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Copyright CNN NEW YORK (Reuters) – Sting has been an ardent activist for many causes, but he’s not getting involved in the U.S. presidential election.
He and fellow singer Annie Lennox said they admired the efforts of two dozen musicians on a tour aimed at ousting President Bush, but couldn’t join them because they are British citizens. “It wouldn’t be our place to do that, we’re guests in this country and we don’t have a vote,” Sting said in a recent phone interview. “Some of my friends are on that tour and I think it’s laudable what they’re doing.” The “Vote for Change” tour features Bruce Springsteen, Dave Matthews, Pearl Jam, R.E.M. and other artists who will play 34 shows in October in nine states that are hotly-contested in the presidential election.
Proceeds from the tour will go to liberal political action group America Coming Together.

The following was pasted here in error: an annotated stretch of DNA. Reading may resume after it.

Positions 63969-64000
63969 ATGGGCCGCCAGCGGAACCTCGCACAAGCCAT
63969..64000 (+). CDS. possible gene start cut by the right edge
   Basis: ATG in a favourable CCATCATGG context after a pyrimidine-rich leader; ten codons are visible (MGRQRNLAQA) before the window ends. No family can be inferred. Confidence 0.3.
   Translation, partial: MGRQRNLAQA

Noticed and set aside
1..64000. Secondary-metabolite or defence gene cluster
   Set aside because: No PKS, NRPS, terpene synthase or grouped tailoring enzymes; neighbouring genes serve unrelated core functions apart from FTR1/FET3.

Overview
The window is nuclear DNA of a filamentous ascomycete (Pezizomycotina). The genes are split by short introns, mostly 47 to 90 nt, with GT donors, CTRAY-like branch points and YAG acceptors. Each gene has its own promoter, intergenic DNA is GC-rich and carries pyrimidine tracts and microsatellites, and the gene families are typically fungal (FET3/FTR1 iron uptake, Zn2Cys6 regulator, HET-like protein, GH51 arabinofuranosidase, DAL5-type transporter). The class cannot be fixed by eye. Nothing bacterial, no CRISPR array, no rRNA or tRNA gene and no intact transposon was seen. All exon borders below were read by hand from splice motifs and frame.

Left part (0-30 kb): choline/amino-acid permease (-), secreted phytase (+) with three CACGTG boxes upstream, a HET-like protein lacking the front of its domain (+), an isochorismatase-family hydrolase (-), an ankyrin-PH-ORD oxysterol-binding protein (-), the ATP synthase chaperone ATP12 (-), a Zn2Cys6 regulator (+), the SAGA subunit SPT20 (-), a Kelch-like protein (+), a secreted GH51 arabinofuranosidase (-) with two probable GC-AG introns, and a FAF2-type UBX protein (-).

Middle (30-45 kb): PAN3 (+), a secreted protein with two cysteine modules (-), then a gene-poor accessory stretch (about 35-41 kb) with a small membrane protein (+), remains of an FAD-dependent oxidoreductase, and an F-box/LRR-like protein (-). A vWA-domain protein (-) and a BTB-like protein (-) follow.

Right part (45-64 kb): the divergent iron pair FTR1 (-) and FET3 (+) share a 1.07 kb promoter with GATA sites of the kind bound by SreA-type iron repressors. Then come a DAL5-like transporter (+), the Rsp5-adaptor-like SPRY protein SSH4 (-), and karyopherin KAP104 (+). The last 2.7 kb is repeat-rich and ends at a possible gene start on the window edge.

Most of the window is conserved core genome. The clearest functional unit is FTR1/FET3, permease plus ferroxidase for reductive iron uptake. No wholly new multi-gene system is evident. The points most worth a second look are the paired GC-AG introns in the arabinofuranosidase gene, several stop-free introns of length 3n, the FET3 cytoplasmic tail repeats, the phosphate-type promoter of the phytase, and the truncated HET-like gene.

Sting, who was in Atlanta to raise money for his Rainforest Foundation, said he couldn’t understand why the United States and Great Britain joined forces to invade Iraq. “They could’ve used the resources and the energy to really try and get who was responsible for 9/11,” Sting said. “It wasn’t Saddam Hussein, it’s a bunch of long-hairs who are probably in Pakistan right now.” “Obviously I was very glad to see the back of Saddam Hussein,” Lennox added in the same interview. “But the country is a terrible mess now and I don’t see how they’re going to be able to extricate themselves from it without tremendous cost of money and life.”
Sting sold more than 95 million records with The Police and as a solo artist, while Lennox hit it big with ’80s rock duo Eurythmics before going on her own. They met in the late 70s at a BBC recording session and now share the bill on the “Sacred Love” tour. Lennox performs songs from her 2003 solo work, “Bare,” a deeply emotional album about the breakup of her marriage. “I’m always touching on the edge of emotional abyss,” she said. “That seems to be my life and I seem to write about it.” The tour is named after Sting’s latest album, “Sacred Love,” which received lukewarm reviews last year. “That’s fine, people can be lukewarm or red-hot or cold, that’s not why I make records,” he said. “I make the best record that I possibly can in the time given with my limited talent.”
Reuters/VNU

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